Our research aims at the development of metal-free, electronic components for transistors and sensors on the basis of functional materials made up of light, covalently-bonded atoms – in particular the abundant elements carbon (C) and nitrogen (N). At the heart of the project lies the challenge to transfer the control mechanisms and modularity known from molecular, organic chemistry to macroscopic structures.

What you will learn.

You will learn how to think about chemistry as an enabling science for the solution of today’s problems especially in the areas of climate- and energy-applications and materials security in a highly cross-disciplinary field between organic and polymer chemistry, materials science, and physics. You will employ novel synthetic techniques – geomimetics (high-p and high-T) for organic-polymer chemistry – and state-of-the-art analytical tools ranging from atomic-scale imaging to synchrotron X-ray diffraction.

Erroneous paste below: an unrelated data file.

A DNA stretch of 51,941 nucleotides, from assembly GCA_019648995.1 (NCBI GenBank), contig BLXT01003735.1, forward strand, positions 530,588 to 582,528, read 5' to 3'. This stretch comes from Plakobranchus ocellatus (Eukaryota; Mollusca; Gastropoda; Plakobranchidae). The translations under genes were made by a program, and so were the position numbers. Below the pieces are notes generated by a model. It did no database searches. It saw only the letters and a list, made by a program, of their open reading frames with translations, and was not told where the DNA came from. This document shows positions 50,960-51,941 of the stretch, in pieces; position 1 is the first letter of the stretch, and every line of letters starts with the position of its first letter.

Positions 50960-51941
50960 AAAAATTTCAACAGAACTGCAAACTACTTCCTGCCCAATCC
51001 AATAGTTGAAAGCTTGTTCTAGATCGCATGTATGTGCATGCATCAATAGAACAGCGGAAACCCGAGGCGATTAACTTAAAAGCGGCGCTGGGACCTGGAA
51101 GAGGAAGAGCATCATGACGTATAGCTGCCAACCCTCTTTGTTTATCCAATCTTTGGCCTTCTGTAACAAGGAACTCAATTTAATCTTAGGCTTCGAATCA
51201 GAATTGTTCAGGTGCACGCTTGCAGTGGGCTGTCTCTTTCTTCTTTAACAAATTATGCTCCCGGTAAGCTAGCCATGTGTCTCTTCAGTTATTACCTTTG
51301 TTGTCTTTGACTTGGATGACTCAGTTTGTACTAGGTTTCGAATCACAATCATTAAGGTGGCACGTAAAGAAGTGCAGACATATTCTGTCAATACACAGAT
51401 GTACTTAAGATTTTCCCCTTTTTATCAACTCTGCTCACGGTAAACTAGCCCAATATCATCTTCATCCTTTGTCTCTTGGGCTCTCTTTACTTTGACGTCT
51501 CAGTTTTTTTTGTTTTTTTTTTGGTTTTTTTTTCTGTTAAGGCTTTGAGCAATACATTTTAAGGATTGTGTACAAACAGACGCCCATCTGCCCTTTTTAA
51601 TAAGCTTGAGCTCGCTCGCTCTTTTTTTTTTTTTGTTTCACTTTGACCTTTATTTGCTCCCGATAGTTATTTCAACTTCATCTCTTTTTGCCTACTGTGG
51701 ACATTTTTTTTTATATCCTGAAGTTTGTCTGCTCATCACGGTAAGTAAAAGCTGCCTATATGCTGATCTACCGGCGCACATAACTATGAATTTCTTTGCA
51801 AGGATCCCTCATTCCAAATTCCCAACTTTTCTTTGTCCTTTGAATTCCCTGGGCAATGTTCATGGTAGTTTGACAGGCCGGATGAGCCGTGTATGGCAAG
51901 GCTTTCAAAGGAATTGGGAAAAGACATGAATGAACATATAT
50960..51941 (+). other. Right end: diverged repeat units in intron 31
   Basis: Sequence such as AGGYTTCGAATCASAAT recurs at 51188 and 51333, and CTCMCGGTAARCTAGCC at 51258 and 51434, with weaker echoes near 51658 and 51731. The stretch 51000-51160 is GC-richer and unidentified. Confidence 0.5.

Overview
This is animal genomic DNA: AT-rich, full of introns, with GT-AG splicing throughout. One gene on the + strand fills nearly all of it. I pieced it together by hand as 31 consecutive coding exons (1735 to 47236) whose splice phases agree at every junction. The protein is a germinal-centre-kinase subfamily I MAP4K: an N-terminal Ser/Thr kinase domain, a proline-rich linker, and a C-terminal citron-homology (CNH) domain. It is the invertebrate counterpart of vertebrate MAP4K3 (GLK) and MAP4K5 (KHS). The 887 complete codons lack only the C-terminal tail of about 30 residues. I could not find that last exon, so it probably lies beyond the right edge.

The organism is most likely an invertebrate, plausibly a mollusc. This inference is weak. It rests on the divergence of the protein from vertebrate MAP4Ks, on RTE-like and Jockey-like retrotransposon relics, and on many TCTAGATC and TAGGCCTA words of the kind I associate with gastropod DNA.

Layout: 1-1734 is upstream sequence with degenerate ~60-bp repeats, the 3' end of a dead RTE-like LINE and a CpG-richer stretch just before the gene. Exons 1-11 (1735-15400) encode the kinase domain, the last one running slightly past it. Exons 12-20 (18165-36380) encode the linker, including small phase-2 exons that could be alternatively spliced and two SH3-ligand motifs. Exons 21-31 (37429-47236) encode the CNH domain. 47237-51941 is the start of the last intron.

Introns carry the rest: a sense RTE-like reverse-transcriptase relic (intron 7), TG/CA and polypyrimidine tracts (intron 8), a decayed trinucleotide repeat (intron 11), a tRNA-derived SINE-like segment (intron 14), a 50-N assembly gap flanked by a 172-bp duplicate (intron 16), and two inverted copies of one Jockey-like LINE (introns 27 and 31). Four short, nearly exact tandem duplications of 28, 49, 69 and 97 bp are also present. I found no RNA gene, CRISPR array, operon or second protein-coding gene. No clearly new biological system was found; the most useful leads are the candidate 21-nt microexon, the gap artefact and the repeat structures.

Why is it interesting?

Today, there are more mobile phones than people on the planet [Source: International Telecoms Union], and the continuous rise of the electronic manufacturing service (EMS) sector is paramount for modern society, in particular in semiconductor manufacture, and coatings, but also in (polymer) synthetic chemistry.